February 24, 1943 (19th Parliament, 4th Session)

PC

John George Diefenbaker

Progressive Conservative

Mr. DIEFENBAKER:

I am not dealing with this matter from the point of view of that constituency; I am trying to be entirely dispassionate. Strangely enough, after this house adjourned in 1940 and after the national resources mobilization regulations were passed, another order in council was issued which not only exempted Doukhobors who had entered Canada under the order in council of December 6, 1898, and the "descendants of such immigrants who have continued without interruption to be members of the aforesaid sect or denomination", but granted new rights to these people.
Surely citizenship in Canada means equality, and there can be no justification for extending the privilege granted to the original settlers who entered Canada under the order in council of 1898. Most of these people defied the government. They just said that they were not going to do anything, and they have pretty well carried out that threat. A few of them went up to parks for three or four months. I do not know what the total expenditures were, but a great deal of money was expended in the payment of wages to them during the time they were in the national parks.
During the calendar year expenditures at Prince Albert park amounted to $50,711; at Kootenay park, $17,000; at Riding Mountain park, $63,000; at Jasper park, $46,000, and so on. These men performed alternative service there for a short while. But the law says that they shall serve for the duration of the war. Mr. MacNamara, director of national selective service, sent out to the various service boards a letter, approved by the Minister of Labour, stating in effect that they were not to carry out the provisions of the regulations; that Doukhobors should not be directed to report for alternative service any more as long as they were employed in essential work in agriculture.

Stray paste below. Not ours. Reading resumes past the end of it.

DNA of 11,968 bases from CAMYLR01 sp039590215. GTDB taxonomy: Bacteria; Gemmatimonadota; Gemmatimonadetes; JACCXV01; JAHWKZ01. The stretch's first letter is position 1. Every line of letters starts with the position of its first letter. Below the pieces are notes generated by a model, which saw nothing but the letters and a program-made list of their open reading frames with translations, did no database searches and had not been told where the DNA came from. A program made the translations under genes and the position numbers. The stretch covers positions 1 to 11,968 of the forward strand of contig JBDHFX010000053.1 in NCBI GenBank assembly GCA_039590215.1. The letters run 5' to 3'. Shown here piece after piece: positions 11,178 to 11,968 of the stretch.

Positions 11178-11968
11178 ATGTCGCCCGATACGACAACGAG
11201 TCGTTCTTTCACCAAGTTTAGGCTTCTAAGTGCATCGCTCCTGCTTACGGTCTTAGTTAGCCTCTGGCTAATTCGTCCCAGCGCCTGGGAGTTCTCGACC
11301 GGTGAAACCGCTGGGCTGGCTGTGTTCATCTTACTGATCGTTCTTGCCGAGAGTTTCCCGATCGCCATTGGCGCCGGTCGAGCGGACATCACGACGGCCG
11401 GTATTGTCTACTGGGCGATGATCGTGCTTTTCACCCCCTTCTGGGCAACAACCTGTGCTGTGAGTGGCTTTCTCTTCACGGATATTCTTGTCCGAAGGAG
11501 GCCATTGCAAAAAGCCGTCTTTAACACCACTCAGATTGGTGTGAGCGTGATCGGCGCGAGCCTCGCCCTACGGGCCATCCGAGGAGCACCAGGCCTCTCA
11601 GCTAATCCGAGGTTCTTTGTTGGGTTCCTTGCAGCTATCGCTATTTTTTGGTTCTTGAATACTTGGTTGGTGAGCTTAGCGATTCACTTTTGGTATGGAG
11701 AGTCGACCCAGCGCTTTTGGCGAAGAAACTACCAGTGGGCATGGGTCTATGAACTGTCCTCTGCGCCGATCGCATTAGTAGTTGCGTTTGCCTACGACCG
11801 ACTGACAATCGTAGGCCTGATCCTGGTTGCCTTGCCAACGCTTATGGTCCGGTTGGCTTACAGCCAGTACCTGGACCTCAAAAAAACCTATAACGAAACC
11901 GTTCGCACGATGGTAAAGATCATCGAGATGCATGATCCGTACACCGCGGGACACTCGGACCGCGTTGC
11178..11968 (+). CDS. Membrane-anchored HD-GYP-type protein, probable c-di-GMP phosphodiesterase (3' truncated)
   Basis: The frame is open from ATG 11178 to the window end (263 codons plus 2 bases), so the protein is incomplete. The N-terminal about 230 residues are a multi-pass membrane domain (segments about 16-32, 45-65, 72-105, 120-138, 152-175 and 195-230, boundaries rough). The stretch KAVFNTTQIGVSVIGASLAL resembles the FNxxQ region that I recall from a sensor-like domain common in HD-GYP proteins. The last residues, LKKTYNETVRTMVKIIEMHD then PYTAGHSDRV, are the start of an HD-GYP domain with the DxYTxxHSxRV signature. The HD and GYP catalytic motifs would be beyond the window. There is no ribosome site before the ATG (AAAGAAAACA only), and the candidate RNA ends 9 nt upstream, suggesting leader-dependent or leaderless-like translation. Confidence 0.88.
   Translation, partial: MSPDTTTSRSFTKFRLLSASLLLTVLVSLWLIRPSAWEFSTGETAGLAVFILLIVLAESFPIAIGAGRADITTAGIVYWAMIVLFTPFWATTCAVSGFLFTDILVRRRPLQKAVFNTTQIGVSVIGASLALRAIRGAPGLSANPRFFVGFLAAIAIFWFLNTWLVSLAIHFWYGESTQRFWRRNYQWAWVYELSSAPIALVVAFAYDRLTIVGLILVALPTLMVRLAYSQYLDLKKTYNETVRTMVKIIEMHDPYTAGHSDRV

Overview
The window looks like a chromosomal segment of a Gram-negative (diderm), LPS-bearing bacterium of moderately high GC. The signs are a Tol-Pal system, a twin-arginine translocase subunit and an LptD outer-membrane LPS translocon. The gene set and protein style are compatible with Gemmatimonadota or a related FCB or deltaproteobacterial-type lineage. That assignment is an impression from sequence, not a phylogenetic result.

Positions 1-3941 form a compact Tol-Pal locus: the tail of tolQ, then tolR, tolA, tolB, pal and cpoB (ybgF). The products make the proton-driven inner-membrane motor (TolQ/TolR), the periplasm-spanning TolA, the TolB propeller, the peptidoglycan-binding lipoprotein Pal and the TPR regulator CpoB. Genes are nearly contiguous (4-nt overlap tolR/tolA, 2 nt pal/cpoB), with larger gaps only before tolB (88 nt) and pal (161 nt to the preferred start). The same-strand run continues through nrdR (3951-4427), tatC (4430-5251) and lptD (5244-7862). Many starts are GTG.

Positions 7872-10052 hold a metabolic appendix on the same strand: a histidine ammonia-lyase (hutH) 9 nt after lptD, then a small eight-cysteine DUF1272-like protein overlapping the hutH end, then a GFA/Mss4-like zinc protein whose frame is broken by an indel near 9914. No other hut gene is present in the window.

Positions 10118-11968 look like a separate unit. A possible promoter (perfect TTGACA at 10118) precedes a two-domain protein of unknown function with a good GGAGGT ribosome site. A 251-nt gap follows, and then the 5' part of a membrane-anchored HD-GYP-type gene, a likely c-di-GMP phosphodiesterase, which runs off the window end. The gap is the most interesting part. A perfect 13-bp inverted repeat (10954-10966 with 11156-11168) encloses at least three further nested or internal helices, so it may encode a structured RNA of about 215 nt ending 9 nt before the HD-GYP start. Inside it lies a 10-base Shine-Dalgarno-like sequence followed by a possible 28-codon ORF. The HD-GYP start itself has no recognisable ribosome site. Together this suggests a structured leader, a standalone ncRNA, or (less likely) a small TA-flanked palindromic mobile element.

Just follow that through. It is a devious course but it explains why it is that the government refused to put these regulations into statute form. If such an amendment to the law had been brought before this parliament there is not a member of this house who will rise in his place and say that this house would

have voted to exclude these men from alterna tive service for the duration of the war. Why was it done? Agriculture is asked to produce on an ever-expanding scale, and agriculture is willing to do that. There is no question that the farmers to-day are contributing a great deal. In Saskatchewan, in my constituency, there are few young men left to-day. I say to the government that it is building up the greatest resentment among the people of my province when it allows special rights to any group, and especially when those rights are extended contrary to the regulations which are supposed to be followed by the various boards throughout the dominion. I shall not deal further with that question, but I think I have covered it well enough to-

Topic:   MUNITIONS AND SUPPLY
Subtopic:   GOVERNOR GENERAL'S SPEECH
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